Above: The mile-long Merefa-Kherson bridge on the Dnieper River in Dniepropetrovsk (Dnipro), was the longest reinforced concrete arch bridge in Europe. This is how it looked under repair in September 1941, after it was blown up by the retreating Red Army. Two years later the Germans blew it up again during their own retreat.
The Hoover Library & Archives have acquired two photo albums of Stefano Braccio, a lieutenant in the engineer combat battalion of the Italian Expeditionary Corps participating in the German invasion of the Soviet Union (Operation Barbarossa). The albums provide a complete visual record of his unit’s operation in the Ukraine, from the crossing of the Soviet frontier in July 1941 to the end of Italian troops’ participation on the Eastern Front in February 1943, after the Axis forces’ defeat at Stalingrad.
Italian participation in the war on the Eastern Front initially involved some 60,000 troops of the Expeditionary Corps. Within a year, the force grew to 220,000 men and became known as the Italian Eighth Army. During the battle of Stalingrad, fought from August 1942 until February 1943, less than half of the troops facing the Soviets were German, with Italians, Hungarians, Romanians, and anti-Soviet volunteers of various nationalities making up the rest. More than half of the Italian Eight Army troops were killed, wounded, or taken prisoner. Lieutenant Stefano Braccio and his photo albums, documenting his Eastern Front experience survived, mostly because his unit was building bridges in Eastern Ukraine at some distance from the front line on the Volga River. He left the Soviet Union a few days after German field marshal Friedrich Paulus surrendered at Stalingrad. No information is available on whether or not Stefano Braccio’s luck continued through the remaining two years of the war.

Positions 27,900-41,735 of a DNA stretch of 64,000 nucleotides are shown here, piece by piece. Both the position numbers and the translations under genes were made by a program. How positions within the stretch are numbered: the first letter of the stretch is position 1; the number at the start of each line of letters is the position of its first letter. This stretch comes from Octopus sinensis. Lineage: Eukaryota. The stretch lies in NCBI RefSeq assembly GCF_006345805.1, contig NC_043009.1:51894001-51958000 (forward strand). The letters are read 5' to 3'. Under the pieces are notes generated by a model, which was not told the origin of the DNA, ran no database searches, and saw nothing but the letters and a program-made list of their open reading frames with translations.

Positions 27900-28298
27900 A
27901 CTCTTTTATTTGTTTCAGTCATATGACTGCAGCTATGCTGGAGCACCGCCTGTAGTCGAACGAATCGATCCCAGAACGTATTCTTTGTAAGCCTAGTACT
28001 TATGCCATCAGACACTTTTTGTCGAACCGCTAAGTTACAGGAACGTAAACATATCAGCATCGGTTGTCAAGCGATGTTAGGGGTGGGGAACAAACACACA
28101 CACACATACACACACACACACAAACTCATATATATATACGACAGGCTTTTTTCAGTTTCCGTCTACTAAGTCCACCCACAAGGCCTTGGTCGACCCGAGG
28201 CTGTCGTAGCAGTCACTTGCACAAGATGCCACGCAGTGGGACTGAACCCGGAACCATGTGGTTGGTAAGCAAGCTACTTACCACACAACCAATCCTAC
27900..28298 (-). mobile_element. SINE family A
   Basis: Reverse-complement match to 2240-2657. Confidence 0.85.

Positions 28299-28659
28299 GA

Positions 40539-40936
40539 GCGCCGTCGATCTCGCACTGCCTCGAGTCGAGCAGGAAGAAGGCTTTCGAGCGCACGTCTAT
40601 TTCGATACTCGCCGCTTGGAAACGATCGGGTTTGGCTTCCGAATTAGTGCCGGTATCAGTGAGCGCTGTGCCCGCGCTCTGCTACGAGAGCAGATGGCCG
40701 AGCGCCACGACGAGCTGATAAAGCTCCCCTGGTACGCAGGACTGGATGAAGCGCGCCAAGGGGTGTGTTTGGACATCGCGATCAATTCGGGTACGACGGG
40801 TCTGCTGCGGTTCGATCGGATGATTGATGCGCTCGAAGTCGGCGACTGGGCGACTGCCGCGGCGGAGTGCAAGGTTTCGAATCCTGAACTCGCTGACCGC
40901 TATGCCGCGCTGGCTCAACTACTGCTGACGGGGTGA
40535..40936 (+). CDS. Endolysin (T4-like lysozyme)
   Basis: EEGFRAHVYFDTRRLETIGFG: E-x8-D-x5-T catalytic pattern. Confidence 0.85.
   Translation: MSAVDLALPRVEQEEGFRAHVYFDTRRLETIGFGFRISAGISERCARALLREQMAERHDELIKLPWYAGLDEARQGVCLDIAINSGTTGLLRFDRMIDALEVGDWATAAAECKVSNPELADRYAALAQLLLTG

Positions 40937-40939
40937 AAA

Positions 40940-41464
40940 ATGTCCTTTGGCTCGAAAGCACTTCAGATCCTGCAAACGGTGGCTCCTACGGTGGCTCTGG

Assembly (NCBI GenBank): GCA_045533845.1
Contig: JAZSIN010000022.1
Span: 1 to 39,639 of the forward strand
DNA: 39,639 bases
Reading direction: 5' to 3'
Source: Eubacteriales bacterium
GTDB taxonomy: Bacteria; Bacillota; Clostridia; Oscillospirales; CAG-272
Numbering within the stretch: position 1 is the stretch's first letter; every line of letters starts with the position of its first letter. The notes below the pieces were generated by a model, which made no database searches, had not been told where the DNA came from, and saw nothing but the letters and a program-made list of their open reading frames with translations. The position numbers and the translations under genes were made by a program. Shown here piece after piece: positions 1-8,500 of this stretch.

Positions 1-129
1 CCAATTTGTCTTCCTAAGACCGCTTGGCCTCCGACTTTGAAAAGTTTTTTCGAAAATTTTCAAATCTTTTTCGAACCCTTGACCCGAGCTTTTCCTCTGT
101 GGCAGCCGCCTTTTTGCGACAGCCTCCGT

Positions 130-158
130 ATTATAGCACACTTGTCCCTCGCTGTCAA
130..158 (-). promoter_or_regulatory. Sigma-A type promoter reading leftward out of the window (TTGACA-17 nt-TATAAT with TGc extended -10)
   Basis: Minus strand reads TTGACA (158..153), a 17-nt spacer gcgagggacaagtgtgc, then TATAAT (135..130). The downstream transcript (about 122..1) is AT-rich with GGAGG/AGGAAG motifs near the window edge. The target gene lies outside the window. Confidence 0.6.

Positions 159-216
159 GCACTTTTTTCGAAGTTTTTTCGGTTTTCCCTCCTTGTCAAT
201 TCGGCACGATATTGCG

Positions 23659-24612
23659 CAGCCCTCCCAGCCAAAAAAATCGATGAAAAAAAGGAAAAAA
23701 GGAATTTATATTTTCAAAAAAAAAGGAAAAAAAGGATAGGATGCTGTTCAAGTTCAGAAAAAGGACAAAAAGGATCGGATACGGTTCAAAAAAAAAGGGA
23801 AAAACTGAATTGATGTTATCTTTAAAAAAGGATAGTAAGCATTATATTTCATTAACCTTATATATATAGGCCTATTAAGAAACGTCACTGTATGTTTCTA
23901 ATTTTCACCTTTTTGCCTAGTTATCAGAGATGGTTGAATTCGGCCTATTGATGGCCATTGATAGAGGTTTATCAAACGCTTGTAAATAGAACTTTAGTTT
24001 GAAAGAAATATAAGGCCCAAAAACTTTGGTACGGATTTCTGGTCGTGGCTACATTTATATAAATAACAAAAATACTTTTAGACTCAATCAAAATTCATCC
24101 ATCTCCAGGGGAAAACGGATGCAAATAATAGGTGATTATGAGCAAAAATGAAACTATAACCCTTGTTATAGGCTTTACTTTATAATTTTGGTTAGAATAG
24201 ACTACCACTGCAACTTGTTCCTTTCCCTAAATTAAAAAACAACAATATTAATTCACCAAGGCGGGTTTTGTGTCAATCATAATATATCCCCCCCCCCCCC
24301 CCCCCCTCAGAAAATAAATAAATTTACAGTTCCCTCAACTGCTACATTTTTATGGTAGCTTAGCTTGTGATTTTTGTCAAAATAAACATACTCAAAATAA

The Braccio collection contain 332 photos in all, in good condition and neatly captioned. The value of this collection is that it covers the entire duration of Italian participation on the Eastern Front from the perspective of an engineer combat battalion. It shows life in the Italian military and the soldiers’ generally amicable interaction with the Ukrainian population. Of special interest are photos of churches and other historical monuments, as well as wartime views of such cities as Kiev (Kyiv), Kharkov (Kharkiv), Dnepropetrovsk (Dnipro), and Voroshilovgrad (Luhansk), in addition to the many bridges repaired or built by the Italian army.
Maciej Siekierski siekierski [at] stanford.edu